Drummer Corrie Dick was a finalist for Young Scottish JazzMusician of the Year in 2012, and won it in 2013. He has a debut album out, “Impossible Things” on the Chaos Collective label, and an album launch over two nights 27th and 28th November at a new venue by Clapton Pond, Jackdaw London. In this email interview with Sebastian Scotney he explains the background:
LondonJazz News: You’re from Glasgow. Are you from a musical family?
Corrie Dick: Yes I’d consider myself to be from a musical family, my brother Garry is a chef and played double bass (just like the Brian Blade Fellowship bassist), my Dad teaches piano and my mum is, like the rest of the Dicks, a big music fan. I value my family’s musical opinion highest.
LJN: What were your first instruments?
CD: It took me a while to settle on an instrument. I started out playing a whole bunch; trumpet, viola, piano, bass guitar, a little guitar and voice then settled on drums when I was about 15, around the same time as I started playing music more seriously. Playing all these instruments and listening to music has been very helpful to me in, hopefully, playing empathetically with others and really hearing what the musicians I’m playing with are saying.
LJN: You have been a bandleader in your own right for quite some time. What were your early projects?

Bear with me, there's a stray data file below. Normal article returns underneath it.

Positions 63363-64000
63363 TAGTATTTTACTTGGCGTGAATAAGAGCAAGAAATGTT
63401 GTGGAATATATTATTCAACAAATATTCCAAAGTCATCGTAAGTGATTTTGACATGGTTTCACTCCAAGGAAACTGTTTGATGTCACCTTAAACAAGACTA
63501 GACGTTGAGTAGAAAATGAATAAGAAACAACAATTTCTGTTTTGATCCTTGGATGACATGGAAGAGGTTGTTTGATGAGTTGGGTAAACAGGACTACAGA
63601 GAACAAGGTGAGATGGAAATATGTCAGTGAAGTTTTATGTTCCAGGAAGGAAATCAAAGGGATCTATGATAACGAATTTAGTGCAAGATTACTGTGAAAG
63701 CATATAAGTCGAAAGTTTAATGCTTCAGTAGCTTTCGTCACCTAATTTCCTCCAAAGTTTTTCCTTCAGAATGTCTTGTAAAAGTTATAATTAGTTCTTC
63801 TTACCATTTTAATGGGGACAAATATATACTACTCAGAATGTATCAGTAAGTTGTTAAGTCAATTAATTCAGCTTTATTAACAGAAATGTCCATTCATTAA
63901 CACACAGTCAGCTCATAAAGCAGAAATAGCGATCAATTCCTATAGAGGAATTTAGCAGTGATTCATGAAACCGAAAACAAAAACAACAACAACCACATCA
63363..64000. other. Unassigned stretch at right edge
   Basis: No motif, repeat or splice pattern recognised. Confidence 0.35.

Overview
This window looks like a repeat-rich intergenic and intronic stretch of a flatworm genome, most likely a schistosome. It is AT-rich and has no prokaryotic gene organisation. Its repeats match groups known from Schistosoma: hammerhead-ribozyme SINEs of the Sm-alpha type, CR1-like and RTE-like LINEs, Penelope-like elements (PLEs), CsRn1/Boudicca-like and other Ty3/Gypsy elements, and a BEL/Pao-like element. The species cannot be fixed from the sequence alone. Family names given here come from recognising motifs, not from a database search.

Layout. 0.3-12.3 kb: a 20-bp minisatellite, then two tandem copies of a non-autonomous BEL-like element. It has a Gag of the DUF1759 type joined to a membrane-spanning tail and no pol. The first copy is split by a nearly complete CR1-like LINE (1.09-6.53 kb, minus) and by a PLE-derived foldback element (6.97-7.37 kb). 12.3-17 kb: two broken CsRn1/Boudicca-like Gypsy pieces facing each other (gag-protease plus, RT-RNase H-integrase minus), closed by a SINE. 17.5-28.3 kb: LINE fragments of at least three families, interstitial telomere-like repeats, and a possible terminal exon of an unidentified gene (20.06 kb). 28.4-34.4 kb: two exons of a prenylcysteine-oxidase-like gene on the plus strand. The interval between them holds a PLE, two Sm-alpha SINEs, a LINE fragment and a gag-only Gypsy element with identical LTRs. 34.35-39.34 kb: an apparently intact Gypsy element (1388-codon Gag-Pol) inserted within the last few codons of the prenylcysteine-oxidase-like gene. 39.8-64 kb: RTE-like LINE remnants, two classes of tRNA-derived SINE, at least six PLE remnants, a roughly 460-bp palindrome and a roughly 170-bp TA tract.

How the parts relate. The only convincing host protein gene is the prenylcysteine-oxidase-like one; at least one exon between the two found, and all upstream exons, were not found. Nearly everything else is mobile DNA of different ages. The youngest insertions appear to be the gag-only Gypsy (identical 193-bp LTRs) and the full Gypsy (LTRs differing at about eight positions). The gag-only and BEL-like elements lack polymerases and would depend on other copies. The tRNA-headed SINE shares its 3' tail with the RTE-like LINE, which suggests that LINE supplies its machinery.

CD: Yes I’ve had a lot of different bands over the years, at one point in the middle of studying at college I had 4 completely different bands – I guess that was the effect of London and being exposed to all these great styles of music. But initially I had a sextet in Glasgow featuring some great guys that are doing diverse and exciting things. The pianist Pete Johnstone was in that and he was the first one to make me excited about jazz. Also saxophonists Matthew Herd, Jonathan Chung and Ruaridh Pattison had stints with the band and a great trumpeter called Phil Cardwell.
LJN: And composing?
CD: I’ve been composing since I’ve been playing music at all, I was very lucky to have a piano in the house growing up and I’d always go and play when the room was free.
LJN: Who were the people in your cohort of students and the teachers at Trinity that left a determining influence on you?
CD: Music college was primarily great because of the community. My small year group alone was brimming with talented musicians – Conor Chaplin, Sam James, Tom Dennis, Theo Erskine, Mike Underwood, Jessica Radcliffe to name too few.